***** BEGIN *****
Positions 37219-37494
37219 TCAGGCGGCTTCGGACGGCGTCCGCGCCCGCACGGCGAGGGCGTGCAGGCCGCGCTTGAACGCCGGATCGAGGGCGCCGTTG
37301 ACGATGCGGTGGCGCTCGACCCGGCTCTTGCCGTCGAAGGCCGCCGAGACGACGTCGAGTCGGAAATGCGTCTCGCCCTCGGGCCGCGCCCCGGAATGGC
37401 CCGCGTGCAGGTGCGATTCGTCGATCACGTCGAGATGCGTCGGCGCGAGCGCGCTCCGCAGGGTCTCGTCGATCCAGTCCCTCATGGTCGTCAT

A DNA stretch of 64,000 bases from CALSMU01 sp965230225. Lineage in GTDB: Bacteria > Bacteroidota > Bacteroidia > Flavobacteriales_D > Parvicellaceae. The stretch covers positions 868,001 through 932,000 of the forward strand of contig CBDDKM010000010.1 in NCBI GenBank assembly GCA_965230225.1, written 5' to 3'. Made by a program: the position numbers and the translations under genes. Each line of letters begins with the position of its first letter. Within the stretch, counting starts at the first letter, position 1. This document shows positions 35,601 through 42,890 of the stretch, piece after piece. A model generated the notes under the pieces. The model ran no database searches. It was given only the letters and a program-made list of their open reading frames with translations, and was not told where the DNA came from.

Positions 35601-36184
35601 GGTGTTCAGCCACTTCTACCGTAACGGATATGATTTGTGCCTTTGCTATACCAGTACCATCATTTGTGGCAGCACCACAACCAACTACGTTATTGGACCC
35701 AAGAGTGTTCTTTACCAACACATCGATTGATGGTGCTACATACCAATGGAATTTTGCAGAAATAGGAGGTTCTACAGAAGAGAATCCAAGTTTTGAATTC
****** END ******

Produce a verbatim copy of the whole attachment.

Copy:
Positions 37219-37494
37219 TCAGGCGGCTTCGGACGGCGTCCGCGCCCGCACGGCGAGGGCGTGCAGGCCGCGCTTGAACGCCGGATCGAGGGCGCCGTTG
37301 ACGATGCGGTGGCGCTCGACCCGGCTCTTGCCGTCGAAGGCCGCCGAGACGACGTCGAGTCGGAAATGCGTCTCGCCCTCGGGCCGCGCCCCGGAATGGC
37401 CCGCGTGCAGGTGCGATTCGTCGATCACGTCGAGATGCGTCGGCGCGAGCGCGCTCCGCAGGGTCTCGTCGATCCAGTCCCTCATGGTCGTCAT

A DNA stretch of 64,000 bases from CALSMU01 sp965230225. Lineage in GTDB: Bacteria > Bacteroidota > Bacteroidia > Flavobacteriales_D > Parvicellaceae. The stretch covers positions 868,001 through 932,000 of the forward strand of contig CBDDKM010000010.1 in NCBI GenBank assembly GCA_965230225.1, written 5' to 3'. Made by a program: the position numbers and the translations under genes. Each line of letters begins with the position of its first letter. Within the stretch, counting starts at the first letter, position 1. This document shows positions 35,601 through 42,890 of the stretch, piece after piece. A model generated the notes under the pieces. The model ran no database searches. It was given only the letters and a program-made list of their open reading frames with translations, and was not told where the DNA came from.

Positions 35601-36184
35601 GGTGTTCAGCCACTTCTACCGTAACGGATATGATTTGTGCCTTTGCTATACCAGTACCATCATTTGTGGCAGCACCACAACCAACTACGTTATTGGACCC
35701 AAGAGTGTTCTTTACCAACACATCGATTGATGGTGCTACATACCAATGGAATTTTGCAGAAATAGGAGGTTCTACAGAAGAGAATCCAAGTTTTGAATTC